Breastfeeding vlogger Tasha Maile has divided public opinion this week. The mother of two sons (aged 1 and 3) has a YouTube channel, Spiritual Tasha Mama, where she posts videos about overcoming insomnia, a vegan lifestyle, freebirthing and breastfeeding. In her case, tandem breastfeeding — she regularly films herself breastfeeding both children at the same time.
Some critics of Maile have labeled her breastfeeding videos “incestuous,” “pornographic” and “creepy.” YouTube has also removed her right to make money from advertising on those videos. And then there are the comments from dozens of men who are, um, enjoying her videos a little too much.
But is it Maile’s fault if men get off on watching a mother breastfeed her children? Yes, she does have very large (surgically-enhanced) breasts. But when it comes to nursing, they’re just breasts — the location of the mammary glands responsible for the production of milk. Big, small, fake, real — the people whose opinions really matter don’t give a shit what size or shape they are. They just want to be fed.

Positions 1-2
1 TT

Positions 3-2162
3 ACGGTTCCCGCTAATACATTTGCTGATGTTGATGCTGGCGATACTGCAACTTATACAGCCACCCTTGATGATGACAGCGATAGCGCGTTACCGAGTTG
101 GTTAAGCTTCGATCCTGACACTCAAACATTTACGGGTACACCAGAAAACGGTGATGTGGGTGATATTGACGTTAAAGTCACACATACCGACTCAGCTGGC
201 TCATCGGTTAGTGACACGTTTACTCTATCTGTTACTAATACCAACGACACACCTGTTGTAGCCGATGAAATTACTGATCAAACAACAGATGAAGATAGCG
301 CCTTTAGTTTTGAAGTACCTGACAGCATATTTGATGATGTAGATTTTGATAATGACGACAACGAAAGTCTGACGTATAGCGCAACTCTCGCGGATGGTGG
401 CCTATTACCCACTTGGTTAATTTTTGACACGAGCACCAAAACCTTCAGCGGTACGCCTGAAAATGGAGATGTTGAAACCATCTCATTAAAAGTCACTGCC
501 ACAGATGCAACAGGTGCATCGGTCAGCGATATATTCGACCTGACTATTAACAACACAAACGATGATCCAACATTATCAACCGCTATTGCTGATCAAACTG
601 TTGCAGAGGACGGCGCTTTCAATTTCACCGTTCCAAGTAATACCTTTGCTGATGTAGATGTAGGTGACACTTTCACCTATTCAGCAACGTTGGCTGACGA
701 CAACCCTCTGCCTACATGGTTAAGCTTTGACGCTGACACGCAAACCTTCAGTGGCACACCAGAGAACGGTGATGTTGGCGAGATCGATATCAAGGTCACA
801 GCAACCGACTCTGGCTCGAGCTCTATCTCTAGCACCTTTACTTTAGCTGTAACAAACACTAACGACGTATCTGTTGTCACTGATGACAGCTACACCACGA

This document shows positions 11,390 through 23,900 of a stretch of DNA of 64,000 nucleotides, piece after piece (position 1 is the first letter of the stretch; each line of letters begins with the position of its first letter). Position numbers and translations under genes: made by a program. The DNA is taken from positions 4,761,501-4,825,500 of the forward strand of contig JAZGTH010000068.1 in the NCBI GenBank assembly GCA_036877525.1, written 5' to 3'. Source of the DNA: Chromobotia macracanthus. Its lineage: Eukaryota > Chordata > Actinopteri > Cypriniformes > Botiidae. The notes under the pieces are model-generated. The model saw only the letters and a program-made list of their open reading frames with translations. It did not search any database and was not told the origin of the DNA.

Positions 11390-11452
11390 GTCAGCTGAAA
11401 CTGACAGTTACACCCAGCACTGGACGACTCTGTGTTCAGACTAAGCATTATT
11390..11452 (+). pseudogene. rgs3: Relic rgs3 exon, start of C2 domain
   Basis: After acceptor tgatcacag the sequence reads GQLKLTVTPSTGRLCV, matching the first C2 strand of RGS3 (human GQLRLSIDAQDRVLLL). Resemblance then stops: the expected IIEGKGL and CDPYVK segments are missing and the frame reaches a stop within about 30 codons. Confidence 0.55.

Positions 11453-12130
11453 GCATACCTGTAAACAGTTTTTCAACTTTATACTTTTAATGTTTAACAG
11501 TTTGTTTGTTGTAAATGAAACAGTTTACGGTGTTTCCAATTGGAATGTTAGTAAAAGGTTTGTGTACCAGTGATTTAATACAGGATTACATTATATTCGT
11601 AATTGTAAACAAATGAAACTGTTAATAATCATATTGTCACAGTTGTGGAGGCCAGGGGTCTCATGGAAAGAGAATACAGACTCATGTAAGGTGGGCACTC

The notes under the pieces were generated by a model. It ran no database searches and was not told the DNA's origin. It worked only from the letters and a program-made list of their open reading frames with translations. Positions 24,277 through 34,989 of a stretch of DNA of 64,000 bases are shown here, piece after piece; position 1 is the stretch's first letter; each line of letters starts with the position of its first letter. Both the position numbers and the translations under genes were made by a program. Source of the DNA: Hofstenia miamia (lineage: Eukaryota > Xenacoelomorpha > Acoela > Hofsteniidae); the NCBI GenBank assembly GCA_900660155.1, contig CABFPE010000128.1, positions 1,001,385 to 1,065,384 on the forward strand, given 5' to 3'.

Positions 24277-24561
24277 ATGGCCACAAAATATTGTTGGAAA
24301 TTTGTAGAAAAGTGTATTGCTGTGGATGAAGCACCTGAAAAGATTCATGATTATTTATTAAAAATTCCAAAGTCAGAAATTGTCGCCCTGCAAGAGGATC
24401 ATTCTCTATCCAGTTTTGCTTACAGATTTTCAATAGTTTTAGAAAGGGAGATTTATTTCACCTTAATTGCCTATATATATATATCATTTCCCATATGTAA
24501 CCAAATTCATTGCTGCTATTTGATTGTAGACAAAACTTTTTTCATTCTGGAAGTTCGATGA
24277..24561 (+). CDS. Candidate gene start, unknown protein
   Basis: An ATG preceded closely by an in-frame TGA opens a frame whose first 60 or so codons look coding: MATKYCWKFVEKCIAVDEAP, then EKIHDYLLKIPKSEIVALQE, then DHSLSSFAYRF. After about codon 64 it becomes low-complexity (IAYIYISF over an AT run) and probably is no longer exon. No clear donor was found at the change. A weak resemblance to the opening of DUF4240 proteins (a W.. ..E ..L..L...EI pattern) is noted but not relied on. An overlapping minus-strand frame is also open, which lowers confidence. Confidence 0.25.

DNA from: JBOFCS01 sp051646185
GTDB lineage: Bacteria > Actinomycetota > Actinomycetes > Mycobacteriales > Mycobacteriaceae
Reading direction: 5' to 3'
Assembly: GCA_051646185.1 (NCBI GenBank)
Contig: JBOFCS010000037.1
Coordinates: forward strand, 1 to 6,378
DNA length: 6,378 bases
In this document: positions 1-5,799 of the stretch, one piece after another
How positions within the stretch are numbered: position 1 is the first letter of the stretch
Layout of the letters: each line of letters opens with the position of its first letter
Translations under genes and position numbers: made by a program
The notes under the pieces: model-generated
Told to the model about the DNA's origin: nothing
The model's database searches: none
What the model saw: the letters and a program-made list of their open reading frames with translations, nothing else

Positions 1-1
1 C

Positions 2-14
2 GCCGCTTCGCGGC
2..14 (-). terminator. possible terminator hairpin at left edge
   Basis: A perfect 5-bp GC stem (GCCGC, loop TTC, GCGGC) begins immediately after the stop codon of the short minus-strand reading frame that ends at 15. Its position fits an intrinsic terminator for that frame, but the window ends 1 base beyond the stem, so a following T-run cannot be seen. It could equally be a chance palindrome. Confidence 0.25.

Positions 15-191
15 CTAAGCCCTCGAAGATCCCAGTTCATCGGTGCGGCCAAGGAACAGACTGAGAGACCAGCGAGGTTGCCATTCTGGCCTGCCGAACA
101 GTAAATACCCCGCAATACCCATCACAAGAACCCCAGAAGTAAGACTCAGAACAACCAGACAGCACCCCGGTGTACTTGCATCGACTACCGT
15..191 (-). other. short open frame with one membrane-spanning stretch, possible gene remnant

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After YouTube removed Maile’s monetary eligibility, she posted a no-holds-barred video with her response. Maile revealed that she chooses for the negative comments not to affect her, adding, “anything anybody says about me says nothing about me. Nobody knows me.”
The vlogger, who is pregnant again with a baby girl, also thanked those who had left positive comments for their support, including thousands of women who have applauded her for inspiring them.
Here’s a quick tip for anyone who doesn’t approve of Maile’s videos: Don’t watch them. Nobody is putting a gun to your head and forcing you to look at her breastfeeding her sons. And if you watch the clips and see something pornographic in them, you’re the one with the problem. She can’t help being an attractive woman with large breasts.
There’s no doubt that as a society, we are confronted with sexualised images of women everywhere we look, which goes some way to explaining why we’re uncomfortable with women who look like sexual beings but act like mothers. But it’s time to get over that. Breastfeeding is a normal part of being a mother, and nobody but the mom herself has the right to make the decision about how, when or for how long she nurses her kids. Maile’s attempts to normalize breastfeeding and encourage body positivity should be celebrated, not denigrated.